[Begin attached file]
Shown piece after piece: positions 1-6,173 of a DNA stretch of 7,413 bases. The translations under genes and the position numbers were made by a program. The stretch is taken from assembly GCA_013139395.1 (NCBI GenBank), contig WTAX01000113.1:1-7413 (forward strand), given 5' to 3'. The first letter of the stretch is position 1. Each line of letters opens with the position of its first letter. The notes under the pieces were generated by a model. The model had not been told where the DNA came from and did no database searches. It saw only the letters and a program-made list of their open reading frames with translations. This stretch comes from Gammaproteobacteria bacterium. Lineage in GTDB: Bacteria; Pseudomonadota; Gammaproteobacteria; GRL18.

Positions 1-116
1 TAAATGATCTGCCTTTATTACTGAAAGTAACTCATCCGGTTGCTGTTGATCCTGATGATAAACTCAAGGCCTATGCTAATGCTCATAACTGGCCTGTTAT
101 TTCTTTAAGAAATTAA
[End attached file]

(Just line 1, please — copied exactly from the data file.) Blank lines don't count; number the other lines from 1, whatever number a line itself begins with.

Shown piece after piece: positions 1-6,173 of a DNA stretch of 7,413 bases. The translations under genes and the position numbers were made by a program. The stretch is taken from assembly GCA_013139395.1 (NCBI GenBank), contig WTAX01000113.1:1-7413 (forward strand), given 5' to 3'. The first letter of the stretch is position 1. Each line of letters opens with the position of its first letter. The notes under the pieces were generated by a model. The model had not been told where the DNA came from and did no database searches. It saw only the letters and a program-made list of their open reading frames with translations. This stretch comes from Gammaproteobacteria bacterium. Lineage in GTDB: Bacteria; Pseudomonadota; Gammaproteobacteria; GRL18.